Statistical Analysis
Using descriptive statistics, we summarized EDA dependent variable data with SCR magnitude, SCR amplitude, SCL, NSR, and habituation. An intraclass correlation coefficient (ICC) for each dependent variable was used to assess test–retest measures of EDA scores under each condition for the total group and for each group separately. The following criteria were used to interpret ICC values: (1) Values greater than .90 indicated excellent reliability, (2) values between .75 and .89 indicated good reliability, (3) values between .40 and .74 indicated moderate reliability, and (4) values less than .40 indicated poor reliability (Portney & Watkins, 2008; Schoen et al., 2008).
Results
Participants
Data from 32 participants (TD children, n = 18; children with ASD, n = 14) were analyzed from a total pool of 49 participants who met the study inclusion criteria. Seventeen participants were excluded from analysis for the following reasons: 6 participants were excluded because of excessive artifacts, 5 participants were excluded because of technical difficulty, 5 participants were excluded because they were unable to tolerate the test, and 1 participant was excluded for not showing up for the second test.
Reliability of Electrodermal Activity
Tonic Variables.
SCLs during baseline and recovery revealed moderate ICC reliability for total (N = 32) and individual (TD children, n = 18; children with ASD, n = 14) groups. ICC test–retest reliability during baseline was .66 for the total participant pool, .65 for the TD group, and .65 for the group with ASD. During the recovery condition, ICC reliability was .71 for the total participant pool, .68 for the TD group, and .73 for the group with ASD. Additionally, tonic nonspecific response (NSR) during phasic and SCL recovery domains revealed moderate to excellent reliability for total (N = 32) and individual (TD children, n = 18; children with ASD, n = 14) groups. ICCs for the total group ranged from .71 to .93, ICCs for the TD group ranged from .51 to .84, and ICCs for the group with ASD ranged from .62 to .92.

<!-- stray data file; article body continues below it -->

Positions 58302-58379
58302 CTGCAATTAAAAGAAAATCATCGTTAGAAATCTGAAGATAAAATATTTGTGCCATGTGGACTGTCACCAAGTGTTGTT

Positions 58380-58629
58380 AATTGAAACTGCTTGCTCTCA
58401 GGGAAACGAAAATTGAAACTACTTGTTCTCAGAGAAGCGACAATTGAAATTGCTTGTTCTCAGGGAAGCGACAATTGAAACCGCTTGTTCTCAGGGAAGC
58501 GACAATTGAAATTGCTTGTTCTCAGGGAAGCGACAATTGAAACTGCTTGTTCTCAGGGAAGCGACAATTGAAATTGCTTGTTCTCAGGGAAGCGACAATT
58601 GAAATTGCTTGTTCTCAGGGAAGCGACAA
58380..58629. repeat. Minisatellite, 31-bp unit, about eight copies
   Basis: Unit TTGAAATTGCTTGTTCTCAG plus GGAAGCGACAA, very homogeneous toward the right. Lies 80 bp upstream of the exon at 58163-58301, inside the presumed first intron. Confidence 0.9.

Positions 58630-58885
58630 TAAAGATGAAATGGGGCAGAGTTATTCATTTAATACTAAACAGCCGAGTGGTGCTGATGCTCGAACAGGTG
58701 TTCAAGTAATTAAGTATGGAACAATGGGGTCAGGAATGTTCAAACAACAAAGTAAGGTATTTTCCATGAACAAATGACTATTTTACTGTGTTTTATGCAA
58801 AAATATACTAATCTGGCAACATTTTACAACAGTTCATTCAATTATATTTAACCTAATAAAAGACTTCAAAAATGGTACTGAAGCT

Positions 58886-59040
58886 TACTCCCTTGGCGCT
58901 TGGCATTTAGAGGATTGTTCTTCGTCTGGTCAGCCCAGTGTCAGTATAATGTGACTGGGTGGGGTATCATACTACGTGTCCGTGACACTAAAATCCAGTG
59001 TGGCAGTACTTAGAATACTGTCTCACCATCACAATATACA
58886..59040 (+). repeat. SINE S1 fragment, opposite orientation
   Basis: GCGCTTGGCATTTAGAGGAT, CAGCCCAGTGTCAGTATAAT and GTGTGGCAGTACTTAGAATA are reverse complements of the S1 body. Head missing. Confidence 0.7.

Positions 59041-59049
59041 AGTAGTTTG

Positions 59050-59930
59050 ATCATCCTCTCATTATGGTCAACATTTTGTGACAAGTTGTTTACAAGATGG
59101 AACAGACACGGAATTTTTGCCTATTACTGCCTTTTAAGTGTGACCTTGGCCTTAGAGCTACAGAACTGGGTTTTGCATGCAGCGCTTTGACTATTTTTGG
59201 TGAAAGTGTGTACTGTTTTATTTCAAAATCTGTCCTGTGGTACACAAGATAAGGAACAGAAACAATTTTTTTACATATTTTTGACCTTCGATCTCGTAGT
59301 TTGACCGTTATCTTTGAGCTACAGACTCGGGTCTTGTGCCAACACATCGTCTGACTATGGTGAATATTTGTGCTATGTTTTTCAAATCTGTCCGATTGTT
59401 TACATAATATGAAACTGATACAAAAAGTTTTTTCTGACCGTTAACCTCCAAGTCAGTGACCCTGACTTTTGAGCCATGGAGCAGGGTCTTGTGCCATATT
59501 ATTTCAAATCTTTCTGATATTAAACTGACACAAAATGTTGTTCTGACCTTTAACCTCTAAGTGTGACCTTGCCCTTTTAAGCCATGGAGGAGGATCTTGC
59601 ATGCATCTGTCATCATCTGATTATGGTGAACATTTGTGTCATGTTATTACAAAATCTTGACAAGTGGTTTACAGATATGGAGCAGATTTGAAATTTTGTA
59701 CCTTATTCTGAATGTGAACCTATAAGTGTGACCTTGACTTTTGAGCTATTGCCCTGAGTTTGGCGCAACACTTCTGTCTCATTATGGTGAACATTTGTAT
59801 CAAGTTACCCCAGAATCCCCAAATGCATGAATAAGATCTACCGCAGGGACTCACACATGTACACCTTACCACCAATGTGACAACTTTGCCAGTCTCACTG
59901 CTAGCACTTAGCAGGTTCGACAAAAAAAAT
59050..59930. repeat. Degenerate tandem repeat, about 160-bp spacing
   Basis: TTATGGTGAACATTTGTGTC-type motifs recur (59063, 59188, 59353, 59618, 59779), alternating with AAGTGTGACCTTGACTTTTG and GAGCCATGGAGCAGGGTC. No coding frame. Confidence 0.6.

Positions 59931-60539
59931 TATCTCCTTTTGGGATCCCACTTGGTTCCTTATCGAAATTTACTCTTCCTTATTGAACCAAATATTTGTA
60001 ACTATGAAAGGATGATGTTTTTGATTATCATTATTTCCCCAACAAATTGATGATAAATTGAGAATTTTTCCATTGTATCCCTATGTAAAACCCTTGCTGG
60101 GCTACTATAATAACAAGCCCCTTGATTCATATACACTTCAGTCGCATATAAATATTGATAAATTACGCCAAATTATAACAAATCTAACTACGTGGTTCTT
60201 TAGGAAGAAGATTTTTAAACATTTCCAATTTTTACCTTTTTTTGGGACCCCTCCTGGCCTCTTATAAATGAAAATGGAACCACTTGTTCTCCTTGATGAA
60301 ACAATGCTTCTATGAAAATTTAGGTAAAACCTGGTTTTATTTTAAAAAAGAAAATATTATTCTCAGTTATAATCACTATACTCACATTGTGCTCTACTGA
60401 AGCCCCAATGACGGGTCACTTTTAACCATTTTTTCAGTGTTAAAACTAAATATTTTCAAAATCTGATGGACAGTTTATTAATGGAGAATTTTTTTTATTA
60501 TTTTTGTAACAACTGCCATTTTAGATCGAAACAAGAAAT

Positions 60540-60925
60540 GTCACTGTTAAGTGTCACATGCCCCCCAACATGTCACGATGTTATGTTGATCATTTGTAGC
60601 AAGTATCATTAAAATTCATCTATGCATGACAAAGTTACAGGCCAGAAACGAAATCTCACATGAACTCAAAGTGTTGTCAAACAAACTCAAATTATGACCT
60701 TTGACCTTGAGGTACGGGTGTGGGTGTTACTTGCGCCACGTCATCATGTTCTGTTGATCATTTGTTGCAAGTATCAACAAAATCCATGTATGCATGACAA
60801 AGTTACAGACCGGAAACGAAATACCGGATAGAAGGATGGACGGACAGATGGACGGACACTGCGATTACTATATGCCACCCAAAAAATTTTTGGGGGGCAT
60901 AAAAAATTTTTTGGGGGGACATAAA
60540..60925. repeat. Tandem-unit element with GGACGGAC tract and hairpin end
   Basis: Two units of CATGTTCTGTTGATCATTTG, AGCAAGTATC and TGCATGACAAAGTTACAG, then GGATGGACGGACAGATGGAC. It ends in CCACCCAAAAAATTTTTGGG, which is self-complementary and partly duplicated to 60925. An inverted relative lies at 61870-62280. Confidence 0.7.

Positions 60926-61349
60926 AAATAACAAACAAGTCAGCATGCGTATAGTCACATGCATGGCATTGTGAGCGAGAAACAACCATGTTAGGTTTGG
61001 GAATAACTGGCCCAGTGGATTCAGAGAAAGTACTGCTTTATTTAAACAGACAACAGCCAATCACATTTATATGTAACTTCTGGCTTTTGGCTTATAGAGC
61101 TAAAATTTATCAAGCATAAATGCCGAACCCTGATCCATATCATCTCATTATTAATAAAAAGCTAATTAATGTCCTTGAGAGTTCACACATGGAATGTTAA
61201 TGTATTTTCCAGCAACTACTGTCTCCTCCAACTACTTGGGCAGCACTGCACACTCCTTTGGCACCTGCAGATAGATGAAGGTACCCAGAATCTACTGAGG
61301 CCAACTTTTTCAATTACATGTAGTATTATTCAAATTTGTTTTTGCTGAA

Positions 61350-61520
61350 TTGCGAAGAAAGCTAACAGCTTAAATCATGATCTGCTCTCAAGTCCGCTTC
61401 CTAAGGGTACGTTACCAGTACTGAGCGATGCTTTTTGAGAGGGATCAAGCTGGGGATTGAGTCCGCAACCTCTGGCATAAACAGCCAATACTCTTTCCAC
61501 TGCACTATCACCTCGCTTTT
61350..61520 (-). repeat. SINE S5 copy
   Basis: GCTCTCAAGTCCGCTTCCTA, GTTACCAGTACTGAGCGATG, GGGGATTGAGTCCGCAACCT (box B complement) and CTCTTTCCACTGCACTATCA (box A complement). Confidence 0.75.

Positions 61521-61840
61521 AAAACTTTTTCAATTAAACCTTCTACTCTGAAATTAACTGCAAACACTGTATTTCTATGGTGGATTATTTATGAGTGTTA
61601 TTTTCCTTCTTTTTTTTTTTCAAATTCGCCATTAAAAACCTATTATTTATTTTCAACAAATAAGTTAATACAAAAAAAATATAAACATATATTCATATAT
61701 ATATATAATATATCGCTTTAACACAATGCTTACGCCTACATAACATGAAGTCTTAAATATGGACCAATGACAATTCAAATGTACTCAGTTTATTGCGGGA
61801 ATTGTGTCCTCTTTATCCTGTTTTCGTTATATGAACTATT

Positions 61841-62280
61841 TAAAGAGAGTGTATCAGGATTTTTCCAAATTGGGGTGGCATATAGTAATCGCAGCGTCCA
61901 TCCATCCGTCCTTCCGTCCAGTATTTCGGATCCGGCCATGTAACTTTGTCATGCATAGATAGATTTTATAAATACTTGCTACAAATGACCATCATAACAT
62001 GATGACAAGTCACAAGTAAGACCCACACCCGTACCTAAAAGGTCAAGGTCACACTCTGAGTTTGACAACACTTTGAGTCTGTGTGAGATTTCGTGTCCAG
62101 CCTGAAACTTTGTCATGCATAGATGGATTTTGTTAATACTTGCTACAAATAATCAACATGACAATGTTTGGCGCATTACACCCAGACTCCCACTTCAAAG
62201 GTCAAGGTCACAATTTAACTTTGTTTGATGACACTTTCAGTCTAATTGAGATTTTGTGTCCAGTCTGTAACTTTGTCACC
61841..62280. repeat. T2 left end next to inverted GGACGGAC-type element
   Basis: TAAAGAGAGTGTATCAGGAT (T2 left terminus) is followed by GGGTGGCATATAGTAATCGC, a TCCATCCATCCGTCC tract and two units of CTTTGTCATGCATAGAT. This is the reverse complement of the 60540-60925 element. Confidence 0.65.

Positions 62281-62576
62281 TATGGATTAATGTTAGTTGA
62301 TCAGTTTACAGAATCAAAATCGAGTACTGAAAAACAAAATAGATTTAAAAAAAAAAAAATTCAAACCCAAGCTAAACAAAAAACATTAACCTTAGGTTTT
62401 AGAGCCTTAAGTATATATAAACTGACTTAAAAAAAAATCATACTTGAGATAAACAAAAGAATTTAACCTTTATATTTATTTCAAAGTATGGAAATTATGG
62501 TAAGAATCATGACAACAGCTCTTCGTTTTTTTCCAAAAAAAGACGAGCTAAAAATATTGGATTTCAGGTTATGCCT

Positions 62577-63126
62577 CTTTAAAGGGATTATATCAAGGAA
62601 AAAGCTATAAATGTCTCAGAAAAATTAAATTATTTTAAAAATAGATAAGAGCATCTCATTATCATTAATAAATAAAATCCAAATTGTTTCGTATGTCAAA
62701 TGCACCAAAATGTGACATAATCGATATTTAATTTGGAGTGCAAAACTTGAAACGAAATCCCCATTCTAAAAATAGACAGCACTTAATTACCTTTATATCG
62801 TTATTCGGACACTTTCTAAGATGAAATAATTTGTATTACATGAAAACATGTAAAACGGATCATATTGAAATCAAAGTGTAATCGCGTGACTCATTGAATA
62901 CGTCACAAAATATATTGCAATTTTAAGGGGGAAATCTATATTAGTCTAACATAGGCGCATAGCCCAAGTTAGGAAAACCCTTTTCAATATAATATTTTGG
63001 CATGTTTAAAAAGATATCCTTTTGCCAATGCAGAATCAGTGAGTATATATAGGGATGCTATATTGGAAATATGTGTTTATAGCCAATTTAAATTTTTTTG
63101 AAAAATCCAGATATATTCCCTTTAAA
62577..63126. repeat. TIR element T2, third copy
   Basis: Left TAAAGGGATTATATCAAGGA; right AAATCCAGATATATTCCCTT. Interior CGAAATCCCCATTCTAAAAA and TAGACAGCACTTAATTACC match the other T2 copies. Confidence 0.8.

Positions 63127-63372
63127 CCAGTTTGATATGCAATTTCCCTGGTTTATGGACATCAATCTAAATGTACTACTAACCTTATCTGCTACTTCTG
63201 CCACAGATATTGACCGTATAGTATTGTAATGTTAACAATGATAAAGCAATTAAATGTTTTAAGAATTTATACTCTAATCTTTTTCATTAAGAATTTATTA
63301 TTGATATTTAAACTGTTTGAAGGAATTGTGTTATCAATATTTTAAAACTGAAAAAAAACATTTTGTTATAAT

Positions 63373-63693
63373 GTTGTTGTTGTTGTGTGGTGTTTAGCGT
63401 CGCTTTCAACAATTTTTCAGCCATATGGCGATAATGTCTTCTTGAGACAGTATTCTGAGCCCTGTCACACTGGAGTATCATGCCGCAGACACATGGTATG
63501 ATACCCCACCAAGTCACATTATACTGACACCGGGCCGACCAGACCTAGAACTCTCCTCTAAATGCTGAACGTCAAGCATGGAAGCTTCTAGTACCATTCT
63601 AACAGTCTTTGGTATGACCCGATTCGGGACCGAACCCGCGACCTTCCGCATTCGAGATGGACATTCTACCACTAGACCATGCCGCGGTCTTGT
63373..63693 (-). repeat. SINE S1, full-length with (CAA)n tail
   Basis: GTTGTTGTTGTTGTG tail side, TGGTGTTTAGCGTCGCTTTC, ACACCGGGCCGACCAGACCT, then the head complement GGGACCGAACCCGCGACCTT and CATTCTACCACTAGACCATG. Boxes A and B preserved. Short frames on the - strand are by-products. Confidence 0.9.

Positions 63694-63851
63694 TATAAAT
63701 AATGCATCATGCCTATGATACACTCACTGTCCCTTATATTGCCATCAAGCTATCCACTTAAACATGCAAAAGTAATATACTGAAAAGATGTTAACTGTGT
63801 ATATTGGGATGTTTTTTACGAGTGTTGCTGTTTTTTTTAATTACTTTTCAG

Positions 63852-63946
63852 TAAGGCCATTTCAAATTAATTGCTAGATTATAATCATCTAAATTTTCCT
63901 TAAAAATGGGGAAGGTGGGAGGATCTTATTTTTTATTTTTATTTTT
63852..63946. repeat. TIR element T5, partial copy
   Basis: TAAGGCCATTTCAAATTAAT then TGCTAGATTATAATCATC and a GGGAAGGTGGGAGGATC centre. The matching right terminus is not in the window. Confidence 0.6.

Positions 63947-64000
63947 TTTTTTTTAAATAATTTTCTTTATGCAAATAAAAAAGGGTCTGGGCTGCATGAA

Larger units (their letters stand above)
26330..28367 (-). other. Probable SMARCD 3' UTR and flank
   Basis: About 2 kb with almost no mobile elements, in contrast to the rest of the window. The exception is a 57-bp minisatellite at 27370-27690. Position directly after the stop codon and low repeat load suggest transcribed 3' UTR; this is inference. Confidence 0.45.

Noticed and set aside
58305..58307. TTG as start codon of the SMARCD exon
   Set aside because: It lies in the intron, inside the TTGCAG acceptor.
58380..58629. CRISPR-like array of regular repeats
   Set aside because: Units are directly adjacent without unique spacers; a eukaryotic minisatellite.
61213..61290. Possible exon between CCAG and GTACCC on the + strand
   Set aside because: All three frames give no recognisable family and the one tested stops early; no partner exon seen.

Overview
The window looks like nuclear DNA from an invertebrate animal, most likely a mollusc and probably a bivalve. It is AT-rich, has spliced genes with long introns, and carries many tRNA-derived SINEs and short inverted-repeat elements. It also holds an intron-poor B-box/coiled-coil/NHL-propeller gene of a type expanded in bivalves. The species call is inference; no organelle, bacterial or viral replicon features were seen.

Phasic Variables.
As shown in Table 1, the test–retest reliability indices of the total participant pool (N = 32) for mean amplitude of SCR were moderate to good, with ICCs ranging from .60 to .81. The TD group reliability was moderate to good, with ICCs ranging from .48 to .82. Reliability for the group with ASD was also moderate to good, with ICCs ranging from .42 to .83. Similarly, as shown in Table 2, the reliability indices of the total participant pool for mean magnitude of SCR were moderate to good, with ICCs ranging from .50 to .75. The TD group reliability was moderate to good for five of six domains, ranging from .51 to .83. The reliability for the group with ASD was also moderate to good for five of six domains, ranging from .56 to .87. In addition, as shown in Tables 1 and 2, the TD group had higher mean amplitude and magnitude of response as well as greater standard deviations than the children with ASD.
Table 1.
Test–Retest Reliability for Amplitude of Skin Conductance Response
Test–Retest Reliability for Amplitude of Skin Conductance Response×
SCP ConditionTotalTDASD
M1SDM2SDICCM1SDM2SDICCM1SDM2SDICC
Tone0.190.140.190.20.810.220.140.190.20.800.160.140.190.21.83
Visual0.270.170.250.21.670.300.180.290.22.560.230.170.190.18.79
Siren0.240.170.230.22.630.250.160.260.25.480.210.190.190.17.81
Olfactory0.210.170.180.13.600.250.190.190.15.570.140.120.180.11.71
Tactile0.230.160.180.17.750.290.170.220.21.760.150.120.120.09.46